Lucy went in the bedroom where the boy lay to see if she could help. He was delirious and begged for water. The doctor refused to allow him any, a practice of that time. The boy’s plight moved Lucy, and later, when she was alone with him, she gave him all the water he wanted. Throughout the night, she and other women of the village kept watch over the boy, but they were not able to save him. He died the next day.

The loss of a young child is a terrible thing. Even in those days of high infant mortality, it caused immense grief in the family and the village. Jonas and Fanny would have two more children, both girls. However, their lives, scarred by the death of their firstborn son, were doomed to pass from tragedy to tragedy — disappointment to disappointment. [1]

 

 

Footnote:

[1] The story of the death of young Platt Benedict is from the Family History: Wickham, Benedict, Preston & Deaver (Unpublished), by Agnes and Harriott Wickham, edited by Dave Barton, 2006, p. 17.

The image of the frontier fireplace is from Rusler, William, A Standard History of Allen County, Volume I; The American Historical Society, Chicago, IL and New York, NY; 1921; page 240.

 

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Sufferers’ Land – Post 28 – Death, Education, Responsibility

Sufferers’ Land

Death, Education, Responsibility

by Dave Barton

In the fall of 1826, Lucy’s mother, Esther contracted inflammatory fever. For fifteen days, Lucy, then age twelve, nursed her mother, hoping she would recover. However, it was to no avail. On Sunday, the third of September, Esther Taylor Preston died.

Samuel, grief-stricken, buried her in the Episcopal Cemetery near the grave of Susan Gibbs, and placed a notice in the Sandusky Clarion.

Died. – At Norwalk, on Sunday, September 3, 1826, in the 46th year of her age, after a severe illness of fifteen days, Esther Taylor, the wife of Samuel Preston, Esq.; leaving a husband and two children, Lucy B. and Chas. A., to lament her loss. [1]

Lucy was now responsible for running her home and caring for her father and brother. For one-and-a-half years, she had help from her mother’s sister, Fannie Taylor Knight, whose husband had recently died. Then Aunt Fannie remarried and left Lucy alone in charge of the household at the age of fourteen.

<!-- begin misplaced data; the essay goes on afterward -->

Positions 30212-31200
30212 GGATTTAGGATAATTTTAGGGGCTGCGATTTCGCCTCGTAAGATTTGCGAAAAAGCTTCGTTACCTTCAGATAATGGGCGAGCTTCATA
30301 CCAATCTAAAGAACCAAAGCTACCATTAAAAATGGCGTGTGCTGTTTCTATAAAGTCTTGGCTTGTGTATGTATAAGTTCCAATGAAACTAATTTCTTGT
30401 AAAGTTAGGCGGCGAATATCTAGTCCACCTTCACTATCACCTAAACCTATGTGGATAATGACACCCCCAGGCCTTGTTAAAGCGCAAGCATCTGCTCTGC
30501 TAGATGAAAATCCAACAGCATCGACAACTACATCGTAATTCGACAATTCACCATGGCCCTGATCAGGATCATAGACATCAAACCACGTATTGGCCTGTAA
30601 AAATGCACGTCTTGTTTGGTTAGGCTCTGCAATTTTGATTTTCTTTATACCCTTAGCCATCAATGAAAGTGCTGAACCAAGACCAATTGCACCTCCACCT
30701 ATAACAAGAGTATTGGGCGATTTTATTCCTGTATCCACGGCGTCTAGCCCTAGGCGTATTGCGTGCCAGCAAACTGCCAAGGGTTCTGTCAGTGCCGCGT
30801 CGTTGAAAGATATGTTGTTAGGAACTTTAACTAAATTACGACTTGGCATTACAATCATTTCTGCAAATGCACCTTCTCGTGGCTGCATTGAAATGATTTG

* * *

It took three years to build the Academy. The building was three stories and made of brick. The Masons, who had contributed eight-hundred dollars for construction, occupied the third floor. Norwalk Academy opened its doors in December 1826 with ninety students. By the end of the year, there were one-hundred. The first Principal was the Reverend S.A. Bronson, who had served St. Paul’s parish as a deacon for several years. [2]

Even though she had a family to care for, Lucy’s father allowed her to attend the Academy. She became reacquainted with Mary Ann Morse, whom she had met at the first school she attended in the Firelands. Mary left the academy in 1828 at the age of eighteen and married George Kennan, an instructor at the school.

Lucy left Norwalk Academy in 1829 when she was fifteen years old and went to a private school taught by Miss Ware, where among other things she learned painting and studied music and French. This was rare for a girl in those days, an indication of Lucy’s talents and the desire of her father to give her a good education.

Those days were difficult for Lucy, full of hard work and heavy responsibility. However, they were also happy times. Her friends remembered her as a vivacious and witty girl, unselfish and popular with all. In addition to her father and her brother Charles, her cousins Jane and Julia Knight and Catharine Taylor lived with her for many years while they went to school in Norwalk. Lucy early on learned it was her job to care for others. For the rest of her life, she would be the responsible one. [3]

Even when she had lived outside Norwalk, Lucy had heard news of goings on in the village from her father, who lived and worked there during the week. From him, she learned of the arrival of new settlers who erected homes and businesses along the sand ridge. When her family moved into town in 1821, she was able to find out first hand when new settlers arrived. New arrivals meant new children to play with.

Soon after Lucy moved into town, a family arrived that would have a big impact on Lucy’s future — and the future of Norwalk.